Thomson Celebration cruise liner at Southampton docks _320
ONE of the world’s biggest holiday operators is to base a luxury cruise liner in Liverpool during the city’s year as European Capital of Culture.
Thomson Cruises is adding the Mersey as a home port during autumn next year, with the 1,300-capacity Celebration offering luxury journeys to ports such as Morocco.
It is the first time the company has used Liverpool as a starting point for its cruises as part of its drive to cater for growing demand from holidaymakers from Merseyside and North West.
Last night, David Selby, head of Thomson Cruises, said: “We delighted to announce that we are expanding our UK programme by adding Liverpool to our range of UK ports in 2008.
“We have a very loyal client base in the North West and not all prefer to fly to their chosen cruise ship.”
It will mean a record 30 cruises, carrying around 50,000 passengers, starting in Liverpool during 2008 to destinations such as the Amazon, Greenland and the Mediterranean.
Thomson is joining Fred Olsen Cruise Lines and cruise operators Page and Moy and Saga who are all stepping up their 2008 programmes from the Mersey.
Cruise liners, including the QE2, will be calling at the new cruise liner berth alongside Princes Dock during 2008.
Liverpool council leader Warren Bradley said last night: “Thomson’s decision is great news for the city.
“It’s a massive boost to tourism, and brings home the fact that our cruise liner terminal is fast becoming a reality. The terminal is a vitally important development not only for the city, but for the region and will have a huge impact on our future as a world city. Liverpool is an outward-looking, vibrant dynamic city which is attracting more and more visitors.
“As well as the record cruise departures from the river, we already have more than 25 cruise liners expected to be tying up in Liverpool each year by 2009, bringing a new influx of tourists attracted to the city’s outstanding attractions and providing a massive boost to the economy.”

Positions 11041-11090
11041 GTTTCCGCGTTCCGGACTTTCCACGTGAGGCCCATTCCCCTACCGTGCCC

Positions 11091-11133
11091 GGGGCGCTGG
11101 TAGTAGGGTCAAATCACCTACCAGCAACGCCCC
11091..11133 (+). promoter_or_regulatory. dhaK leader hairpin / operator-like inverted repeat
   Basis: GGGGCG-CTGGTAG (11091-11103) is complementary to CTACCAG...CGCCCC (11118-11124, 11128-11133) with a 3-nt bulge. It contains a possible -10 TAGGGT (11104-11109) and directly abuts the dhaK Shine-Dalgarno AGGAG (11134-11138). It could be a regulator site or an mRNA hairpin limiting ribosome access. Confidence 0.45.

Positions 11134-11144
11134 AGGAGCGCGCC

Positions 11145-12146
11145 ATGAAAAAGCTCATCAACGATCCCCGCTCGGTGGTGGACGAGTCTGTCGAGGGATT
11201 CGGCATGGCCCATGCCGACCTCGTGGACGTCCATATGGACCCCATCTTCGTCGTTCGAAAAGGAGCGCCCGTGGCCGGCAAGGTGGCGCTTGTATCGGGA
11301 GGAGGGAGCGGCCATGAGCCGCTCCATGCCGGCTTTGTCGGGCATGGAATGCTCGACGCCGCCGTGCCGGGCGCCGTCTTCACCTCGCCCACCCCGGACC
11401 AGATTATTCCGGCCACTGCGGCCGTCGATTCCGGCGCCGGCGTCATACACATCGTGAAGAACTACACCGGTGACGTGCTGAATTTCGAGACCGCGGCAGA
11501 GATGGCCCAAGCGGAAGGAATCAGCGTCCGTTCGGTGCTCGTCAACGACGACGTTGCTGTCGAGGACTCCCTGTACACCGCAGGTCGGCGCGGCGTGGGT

Martin King, director of tourism at the Mersey Partnership said last night: “Thomson is one of the world's biggest travel companies, and it's a mark of their confidence in Liverpool that they are planning to base a cruise ship here as part of their 2008 programme.
“They will be very welcome. Their decision also sends out a strong message to the rest of the global cruise industry about Liverpool as a cruise port, a unique visitor destination and a fantastic gateway to the rest of England's NorthWest.”
Since the closure of the old Princes Landing Stage, Liverpool’s cruises have departed from the unglamorous Langton Dock near Bootle.
This is because that dock contains the necessary facilities, such as baggage handling and customs and immigration controls.
There was growing optimism last night that some of the cruises may start from the Pier Head cruise liner berth, particularly if facilities can be opened on the new £19m landing stage.
Last night ,Richard Martin, cruise manager at the Mersey Docks and Harbour Company said: “The commitment of Thomson as an addition to cruises out of Liverpool reflects the growing recognition in the industry of the port’s close proximity to a huge potential cruising market.
“We are delighted with this latest enhancement of Liverpool’s cruise trade which began in 1992 with just three sailings during the year.”
Fred Olsen has gradually increased its cruises out of Liverpool’s Langton Dock and this year is offering a programme of 17 scheduled sailings. This is to increase next year to a record 20 sailings.
The new cruise facility was due to be opened in the next few days, in readiness for the arrival of its first port of call visit on July 29 by the Holland American Lines’ Maasdam as part of a Voyage of the Vikings Cruise.
But delays due to bad weather mean it will now drop anchor mid-river and bring passengers ashore on a Mersey Ferry.
A number of Royal Navy vessels due in July and August will also now have to tie up in the dock system instead of the new landing stage.
A city council spokesman said: “The new cruise liner facility is on course to be completed on time for the official launch in September, which will coincide with the arrival of the QE2 to Liverpool.
“The latest engineering work involves towing the pontoons for the terminal from Canada Dock to be attached to piles sunk into the river bed, creating a 350-metre landing stage allowing the world's biggest liners to once again berth in Liverpool.
“The towing work was expected to take place between June 23 and 28, but was dependent on tidal and weather conditions. Because of the recent exceptional bad weather, this has been delayed until later this month to coincide with the next favourable tides. The project has been planned to cater for these adverse conditions.”
The Thomson Celebration will arrive in Liverpool on October 10.